Codenamed Quebec, the platform will include Silverlight 2 and Windows Presentation Foundation, and will be compatible with Visual Studio 2010 to support connected devices requiring rich applications and access to web-based services.
Windows Embedded is Microsoft's platform for devices such as terminals, network appliances and kiosks.
The current line-up consists of Windows Embedded Standard, based on Windows XP, and Windows Embedded Compact, based on the code that underpins Windows Mobile in smartphones.
Quebec will be the next version of Windows Embedded Standard and will similarly consist of componentised code that lets vendors include just those bits of Windows that are required for their product and its applications.
Because it is based on Windows 7, future devices and appliances will be able to take advantage of many of the technologies that are coming with the next version of the desktop platform.
These include the latest Microsoft Silverlight and Windows Presentation Foundation tools for a richer user experience, according to Microsoft, and improved stability and performance. Windows 7 is expected to make better use of processors with more than two cores, for example.
The touch-based user interface coming in Windows 7 is also likely to prove useful for point-of-sale terminals and other environments where a standard keyboard and mouse would not be appropriate.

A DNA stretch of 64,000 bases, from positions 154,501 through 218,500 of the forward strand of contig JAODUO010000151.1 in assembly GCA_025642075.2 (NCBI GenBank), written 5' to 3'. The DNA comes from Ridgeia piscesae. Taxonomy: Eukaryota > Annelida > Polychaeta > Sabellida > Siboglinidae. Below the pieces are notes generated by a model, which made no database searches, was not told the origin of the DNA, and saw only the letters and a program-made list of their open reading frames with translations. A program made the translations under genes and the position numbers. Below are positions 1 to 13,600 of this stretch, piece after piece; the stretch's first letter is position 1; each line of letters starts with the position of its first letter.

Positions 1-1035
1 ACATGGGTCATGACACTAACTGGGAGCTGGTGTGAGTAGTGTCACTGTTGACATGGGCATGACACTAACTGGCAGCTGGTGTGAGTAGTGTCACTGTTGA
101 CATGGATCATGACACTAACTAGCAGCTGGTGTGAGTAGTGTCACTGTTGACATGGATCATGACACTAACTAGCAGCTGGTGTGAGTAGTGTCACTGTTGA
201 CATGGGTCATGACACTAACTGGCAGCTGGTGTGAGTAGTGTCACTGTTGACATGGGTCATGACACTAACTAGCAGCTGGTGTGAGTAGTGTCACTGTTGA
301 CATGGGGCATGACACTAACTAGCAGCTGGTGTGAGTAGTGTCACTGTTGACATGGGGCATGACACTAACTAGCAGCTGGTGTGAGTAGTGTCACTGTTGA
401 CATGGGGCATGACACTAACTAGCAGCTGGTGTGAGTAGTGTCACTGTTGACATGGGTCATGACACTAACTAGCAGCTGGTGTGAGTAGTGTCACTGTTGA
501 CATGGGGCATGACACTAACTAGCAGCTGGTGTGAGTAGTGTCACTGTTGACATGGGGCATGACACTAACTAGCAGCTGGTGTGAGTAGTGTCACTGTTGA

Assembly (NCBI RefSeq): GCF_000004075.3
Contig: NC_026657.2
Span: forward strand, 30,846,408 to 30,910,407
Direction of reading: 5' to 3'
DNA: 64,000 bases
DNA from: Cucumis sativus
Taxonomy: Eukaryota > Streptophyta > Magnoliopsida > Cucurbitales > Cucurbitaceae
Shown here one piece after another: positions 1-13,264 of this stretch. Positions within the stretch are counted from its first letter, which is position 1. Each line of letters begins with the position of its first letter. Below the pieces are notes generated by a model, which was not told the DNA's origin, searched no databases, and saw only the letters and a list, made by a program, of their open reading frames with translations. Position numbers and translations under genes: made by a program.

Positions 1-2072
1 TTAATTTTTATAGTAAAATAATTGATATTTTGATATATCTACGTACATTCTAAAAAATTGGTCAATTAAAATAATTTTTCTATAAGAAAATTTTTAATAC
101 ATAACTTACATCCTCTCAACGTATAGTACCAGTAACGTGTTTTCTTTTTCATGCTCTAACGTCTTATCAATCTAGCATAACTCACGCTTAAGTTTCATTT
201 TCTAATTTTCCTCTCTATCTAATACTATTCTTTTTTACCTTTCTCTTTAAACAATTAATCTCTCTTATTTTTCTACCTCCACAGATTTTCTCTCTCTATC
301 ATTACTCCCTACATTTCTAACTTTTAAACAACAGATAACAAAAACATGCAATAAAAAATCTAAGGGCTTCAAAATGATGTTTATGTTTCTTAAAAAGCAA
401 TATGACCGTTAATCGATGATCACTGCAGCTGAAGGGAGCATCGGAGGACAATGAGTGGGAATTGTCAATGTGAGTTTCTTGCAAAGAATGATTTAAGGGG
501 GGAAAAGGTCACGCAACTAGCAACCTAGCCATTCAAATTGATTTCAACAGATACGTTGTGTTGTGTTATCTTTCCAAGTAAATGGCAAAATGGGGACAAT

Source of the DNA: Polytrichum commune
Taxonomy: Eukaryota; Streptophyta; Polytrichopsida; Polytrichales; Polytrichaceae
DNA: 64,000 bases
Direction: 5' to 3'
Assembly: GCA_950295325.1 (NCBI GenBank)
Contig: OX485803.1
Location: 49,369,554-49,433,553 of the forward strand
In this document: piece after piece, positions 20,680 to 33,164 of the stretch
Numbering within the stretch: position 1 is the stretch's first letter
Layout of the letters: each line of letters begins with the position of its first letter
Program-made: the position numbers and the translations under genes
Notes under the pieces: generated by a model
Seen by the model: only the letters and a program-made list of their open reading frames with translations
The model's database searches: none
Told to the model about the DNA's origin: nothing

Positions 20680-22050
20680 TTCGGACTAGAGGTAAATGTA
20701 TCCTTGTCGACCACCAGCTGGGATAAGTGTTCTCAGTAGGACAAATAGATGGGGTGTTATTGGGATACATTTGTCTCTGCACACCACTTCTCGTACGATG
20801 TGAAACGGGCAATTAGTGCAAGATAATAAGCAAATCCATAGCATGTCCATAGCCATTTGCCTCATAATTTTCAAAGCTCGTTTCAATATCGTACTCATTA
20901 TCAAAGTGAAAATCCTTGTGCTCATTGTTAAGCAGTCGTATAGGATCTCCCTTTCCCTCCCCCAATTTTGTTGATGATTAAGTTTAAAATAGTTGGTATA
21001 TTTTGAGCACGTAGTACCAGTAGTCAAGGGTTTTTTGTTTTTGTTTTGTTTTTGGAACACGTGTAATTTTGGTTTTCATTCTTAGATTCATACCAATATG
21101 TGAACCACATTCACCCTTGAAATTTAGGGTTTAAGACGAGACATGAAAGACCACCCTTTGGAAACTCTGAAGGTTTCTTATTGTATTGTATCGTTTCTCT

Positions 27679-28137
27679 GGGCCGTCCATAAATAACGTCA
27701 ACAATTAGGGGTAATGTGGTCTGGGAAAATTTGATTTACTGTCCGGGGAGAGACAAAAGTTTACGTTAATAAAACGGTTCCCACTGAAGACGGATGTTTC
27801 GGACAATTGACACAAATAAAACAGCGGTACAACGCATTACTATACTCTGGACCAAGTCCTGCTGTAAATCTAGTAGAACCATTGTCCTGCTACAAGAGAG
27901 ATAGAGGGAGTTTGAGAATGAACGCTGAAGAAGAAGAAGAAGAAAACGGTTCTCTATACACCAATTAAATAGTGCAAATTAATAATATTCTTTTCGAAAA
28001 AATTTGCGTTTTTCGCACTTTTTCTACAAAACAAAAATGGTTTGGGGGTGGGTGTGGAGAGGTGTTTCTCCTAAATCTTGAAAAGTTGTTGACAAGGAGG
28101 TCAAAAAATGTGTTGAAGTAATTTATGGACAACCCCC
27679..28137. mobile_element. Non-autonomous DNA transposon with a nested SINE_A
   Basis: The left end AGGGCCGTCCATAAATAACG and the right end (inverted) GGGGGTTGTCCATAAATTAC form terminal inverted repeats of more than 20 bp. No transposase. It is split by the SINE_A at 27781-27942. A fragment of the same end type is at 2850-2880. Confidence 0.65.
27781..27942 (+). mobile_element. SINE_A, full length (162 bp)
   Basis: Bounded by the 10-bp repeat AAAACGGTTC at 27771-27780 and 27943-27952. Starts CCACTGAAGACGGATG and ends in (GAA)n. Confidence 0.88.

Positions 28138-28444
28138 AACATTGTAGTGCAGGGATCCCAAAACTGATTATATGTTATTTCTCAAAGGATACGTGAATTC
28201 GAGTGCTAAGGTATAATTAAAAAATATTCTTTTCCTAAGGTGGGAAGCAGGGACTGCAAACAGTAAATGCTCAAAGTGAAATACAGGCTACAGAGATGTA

"Windows Embedded Quebec will provide OEMs with the ability to further differentiate their devices by taking rich user experiences to the next level with exciting new input capabilities through multi-touch, gesture support and user interface enhancements," said Kevin Dallas, general manager of the Windows Embedded business unit.
Quebec will also have better security through the extended BitLocker drive encryption and Internet Explorer 8 with its beefed-up malware defences and InPrivate browsing mode.
The announcement could also be seen as further evidence of the sidelining of Windows Vista. While Vista is available under a licence for embedded applications, Microsoft has not delivered a componentised version, so the 'true' embedded platform skips from XP straight to Windows 7.
Microsoft said in a statement that this is because the current Windows Embedded Standard 2009 includes key Vista features including Internet Explorer 7, .NET Framework 3.5 and Remote Desktop Protocol 6.1, even though it is based on Windows XP.
The company declined to specify a timeframe for shipping Quebec to vendors, but it is unlikely to be before Windows 7 itself, which many industry watchers expect to be delivered towards the end of 2009.
Microsoft opts for Windows 7 for next embedded release
By Daniel Robinson on Nov 11, 2008 6:24AM